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The Globe And Mail: Flourish

The Globe And Mail recently featured Flourish and our founder, Andrew, in an article! Here’s what they said...

How this exporting entrepreneur is building a pancake empire

Andrew Maida’s drive-thru addiction planted the seed for Flourish Pancakes.

The young entrepreneur was running another business, eating frozen waffles for breakfast and fast food for lunch, when he realized his diet was not doing him any favours.

“I was just eating out of a wrapper, going through the drive-thru and eating junk food all the time, trying to get a quick fix so I could stay at my desk,” says the 27-year-old founder and CEO of Toronto-based Flourish Pancakes.

Mr. Maida asked his brother Peter, a chef, to make him a healthier version of his go-to breakfast. The pancakes were good, and he saw the opportunity for a better-for-you version of the convenient food available in grocery stores.

Flourish Pancakes launched in May, 2018: “Online because I knew nothing about grocery,” Mr. Maida says. It caught the eye of District Ventures Capital, founded by entrepreneur and Dragons’ Den cast member Arlene Dickinson. With a mission to accelerate Canadian companies to global success, a member of the District Ventures team reached out to Mr. Maida.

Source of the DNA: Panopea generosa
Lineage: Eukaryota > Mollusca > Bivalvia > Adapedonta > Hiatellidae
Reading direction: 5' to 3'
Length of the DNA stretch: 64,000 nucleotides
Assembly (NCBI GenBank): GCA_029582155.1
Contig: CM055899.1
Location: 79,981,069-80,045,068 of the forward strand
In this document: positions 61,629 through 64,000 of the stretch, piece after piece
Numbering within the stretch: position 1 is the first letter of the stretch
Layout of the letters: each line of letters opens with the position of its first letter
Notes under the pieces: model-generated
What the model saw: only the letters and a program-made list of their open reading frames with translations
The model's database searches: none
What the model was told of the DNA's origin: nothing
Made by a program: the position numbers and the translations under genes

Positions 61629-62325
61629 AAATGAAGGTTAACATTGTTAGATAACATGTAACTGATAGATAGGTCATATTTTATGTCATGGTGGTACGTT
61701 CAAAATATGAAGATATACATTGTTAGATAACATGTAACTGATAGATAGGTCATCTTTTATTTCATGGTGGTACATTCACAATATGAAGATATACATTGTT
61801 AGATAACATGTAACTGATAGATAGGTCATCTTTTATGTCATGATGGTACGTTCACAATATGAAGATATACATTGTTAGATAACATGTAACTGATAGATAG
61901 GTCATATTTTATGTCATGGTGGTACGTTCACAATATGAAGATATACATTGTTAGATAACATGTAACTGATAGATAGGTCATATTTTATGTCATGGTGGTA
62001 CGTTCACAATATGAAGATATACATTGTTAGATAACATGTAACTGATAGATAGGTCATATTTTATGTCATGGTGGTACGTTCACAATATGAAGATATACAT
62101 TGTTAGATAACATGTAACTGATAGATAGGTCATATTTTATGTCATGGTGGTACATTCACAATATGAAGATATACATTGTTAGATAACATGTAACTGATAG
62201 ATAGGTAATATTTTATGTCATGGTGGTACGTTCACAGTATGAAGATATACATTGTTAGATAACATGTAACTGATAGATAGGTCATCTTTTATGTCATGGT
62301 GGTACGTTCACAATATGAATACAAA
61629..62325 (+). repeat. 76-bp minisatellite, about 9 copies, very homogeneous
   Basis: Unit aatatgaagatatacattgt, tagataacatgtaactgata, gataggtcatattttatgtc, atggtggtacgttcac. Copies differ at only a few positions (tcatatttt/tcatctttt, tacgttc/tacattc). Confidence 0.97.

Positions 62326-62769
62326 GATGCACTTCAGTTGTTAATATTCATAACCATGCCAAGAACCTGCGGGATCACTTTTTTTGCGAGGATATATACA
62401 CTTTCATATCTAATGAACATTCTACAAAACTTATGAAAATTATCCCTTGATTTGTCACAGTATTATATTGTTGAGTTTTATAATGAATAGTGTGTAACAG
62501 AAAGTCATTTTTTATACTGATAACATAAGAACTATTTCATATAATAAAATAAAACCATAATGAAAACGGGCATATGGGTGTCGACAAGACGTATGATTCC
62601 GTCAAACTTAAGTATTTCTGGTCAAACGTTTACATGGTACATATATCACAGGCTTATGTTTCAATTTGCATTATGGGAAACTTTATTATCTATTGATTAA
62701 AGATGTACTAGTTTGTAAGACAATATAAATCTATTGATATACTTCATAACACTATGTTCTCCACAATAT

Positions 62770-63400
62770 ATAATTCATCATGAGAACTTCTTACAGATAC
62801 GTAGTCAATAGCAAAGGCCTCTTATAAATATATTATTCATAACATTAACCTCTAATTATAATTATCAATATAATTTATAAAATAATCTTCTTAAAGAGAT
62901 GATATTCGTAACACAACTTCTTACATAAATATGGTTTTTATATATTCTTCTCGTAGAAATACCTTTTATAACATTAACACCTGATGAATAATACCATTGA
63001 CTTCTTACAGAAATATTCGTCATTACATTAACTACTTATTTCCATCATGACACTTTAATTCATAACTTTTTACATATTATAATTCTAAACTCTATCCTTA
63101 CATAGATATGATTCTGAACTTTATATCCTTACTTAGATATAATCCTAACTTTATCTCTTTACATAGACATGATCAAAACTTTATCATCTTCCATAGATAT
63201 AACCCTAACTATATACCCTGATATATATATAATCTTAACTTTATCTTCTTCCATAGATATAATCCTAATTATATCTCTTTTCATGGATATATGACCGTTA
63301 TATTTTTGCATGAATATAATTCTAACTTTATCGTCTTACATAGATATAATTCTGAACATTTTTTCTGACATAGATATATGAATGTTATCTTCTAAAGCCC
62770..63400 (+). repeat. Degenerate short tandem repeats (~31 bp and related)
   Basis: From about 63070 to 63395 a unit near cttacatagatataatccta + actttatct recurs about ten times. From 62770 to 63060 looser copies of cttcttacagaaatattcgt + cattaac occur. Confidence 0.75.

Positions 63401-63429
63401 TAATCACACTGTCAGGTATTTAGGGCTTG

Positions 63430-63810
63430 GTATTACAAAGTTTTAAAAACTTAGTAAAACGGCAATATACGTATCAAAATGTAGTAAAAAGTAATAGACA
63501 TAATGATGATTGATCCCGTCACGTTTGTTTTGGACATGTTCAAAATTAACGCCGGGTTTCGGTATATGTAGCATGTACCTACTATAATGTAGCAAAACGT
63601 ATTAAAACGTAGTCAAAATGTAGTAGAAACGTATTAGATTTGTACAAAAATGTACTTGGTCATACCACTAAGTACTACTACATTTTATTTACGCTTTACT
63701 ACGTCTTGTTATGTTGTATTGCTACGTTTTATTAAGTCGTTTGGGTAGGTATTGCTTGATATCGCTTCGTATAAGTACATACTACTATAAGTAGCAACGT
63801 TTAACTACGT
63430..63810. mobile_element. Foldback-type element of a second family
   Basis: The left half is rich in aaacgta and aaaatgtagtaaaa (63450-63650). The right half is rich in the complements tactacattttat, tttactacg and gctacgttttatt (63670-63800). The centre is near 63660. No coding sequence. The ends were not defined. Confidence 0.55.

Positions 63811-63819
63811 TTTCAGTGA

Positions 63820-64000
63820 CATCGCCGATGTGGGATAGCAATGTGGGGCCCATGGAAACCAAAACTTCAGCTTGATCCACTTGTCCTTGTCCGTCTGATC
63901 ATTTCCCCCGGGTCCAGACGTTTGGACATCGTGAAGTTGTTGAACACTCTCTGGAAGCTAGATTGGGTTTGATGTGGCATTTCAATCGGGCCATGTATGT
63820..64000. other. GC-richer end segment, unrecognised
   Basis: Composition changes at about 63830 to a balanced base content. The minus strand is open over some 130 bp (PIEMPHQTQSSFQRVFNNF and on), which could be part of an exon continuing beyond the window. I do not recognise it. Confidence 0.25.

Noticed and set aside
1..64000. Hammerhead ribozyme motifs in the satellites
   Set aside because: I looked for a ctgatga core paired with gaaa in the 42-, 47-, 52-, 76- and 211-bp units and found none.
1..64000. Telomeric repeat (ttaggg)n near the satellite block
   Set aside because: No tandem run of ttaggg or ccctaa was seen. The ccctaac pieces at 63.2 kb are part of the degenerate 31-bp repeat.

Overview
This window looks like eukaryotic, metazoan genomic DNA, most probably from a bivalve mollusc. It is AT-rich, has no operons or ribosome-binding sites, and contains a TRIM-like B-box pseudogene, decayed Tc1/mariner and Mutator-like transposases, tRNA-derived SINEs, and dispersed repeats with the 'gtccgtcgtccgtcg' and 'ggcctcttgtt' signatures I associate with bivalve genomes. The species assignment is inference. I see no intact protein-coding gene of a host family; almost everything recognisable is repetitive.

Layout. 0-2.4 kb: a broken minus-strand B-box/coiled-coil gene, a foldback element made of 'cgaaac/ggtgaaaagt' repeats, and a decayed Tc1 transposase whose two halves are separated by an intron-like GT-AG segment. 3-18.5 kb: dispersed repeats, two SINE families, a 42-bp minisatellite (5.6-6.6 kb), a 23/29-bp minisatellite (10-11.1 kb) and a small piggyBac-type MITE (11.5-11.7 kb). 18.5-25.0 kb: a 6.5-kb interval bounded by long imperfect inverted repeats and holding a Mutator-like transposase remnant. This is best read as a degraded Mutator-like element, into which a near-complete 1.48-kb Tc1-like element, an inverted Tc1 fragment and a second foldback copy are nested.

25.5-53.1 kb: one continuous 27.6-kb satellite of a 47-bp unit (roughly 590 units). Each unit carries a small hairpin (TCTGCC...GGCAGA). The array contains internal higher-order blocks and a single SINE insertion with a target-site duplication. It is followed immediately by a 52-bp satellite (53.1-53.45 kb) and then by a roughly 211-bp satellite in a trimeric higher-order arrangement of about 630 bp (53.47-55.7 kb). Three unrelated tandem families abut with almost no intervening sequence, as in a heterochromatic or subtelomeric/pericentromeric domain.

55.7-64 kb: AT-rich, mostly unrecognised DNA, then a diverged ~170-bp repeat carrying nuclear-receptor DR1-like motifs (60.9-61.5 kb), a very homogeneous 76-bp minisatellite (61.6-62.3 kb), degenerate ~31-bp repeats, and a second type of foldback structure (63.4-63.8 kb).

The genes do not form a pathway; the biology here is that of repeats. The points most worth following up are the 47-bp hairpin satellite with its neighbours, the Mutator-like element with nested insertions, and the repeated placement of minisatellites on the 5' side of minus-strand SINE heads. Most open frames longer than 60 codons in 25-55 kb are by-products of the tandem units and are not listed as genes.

“I went into their accelerator program, which changed the course of my business and I guess also the course of my life.”

In 2019, Flourish Pancakes was one of five successful applicants out of 100, receiving $150,000 for a minority stake, along with mentoring and advisory services. Mr. Maida shut down his other companies to focus on his pancake empire.

A year and a half ago, the company began exporting its various high-protein, low-carb and plant-based pancake and waffle mixes to the United States.

Today, Flourish Pancakes has annual revenue “over seven figures,” and Mr. Maida is projecting exponential growth over the next four years, largely south of the border where there are 330 million people compared with around 35 million in Canada. The U.S. market accounts for about 10 per cent of the company’s overall sales and 14 per cent of online sales.

“We’re still getting started there,” Mr. Maida says. “We expect the U.S. to overtake Canadian sales over the next two years but, for at least for the next 18 months, we’ll still be mostly in Canada and we’ll always have a focus on selling here.”

 

Like Canada, U.S. sales began online and expanded into grocery stores a year ago. Flourish Pancakes is available in about 1,000 American grocery stores, including many Central Market, United Supermarkets, Bristol Farms, AGV Foods, Lowes Foods, Price Chopper Supermarkets and Key Foods groceries, mainly in New York, Texas and California.

Flourish Pancakes sources most ingredients in Canada and, if not here, in the U.S. whenever possible, and contracts its manufacturing in Canada. During the pandemic, getting its products across the border became difficult, and supply chain setbacks also posed a challenge, Mr. Maida says.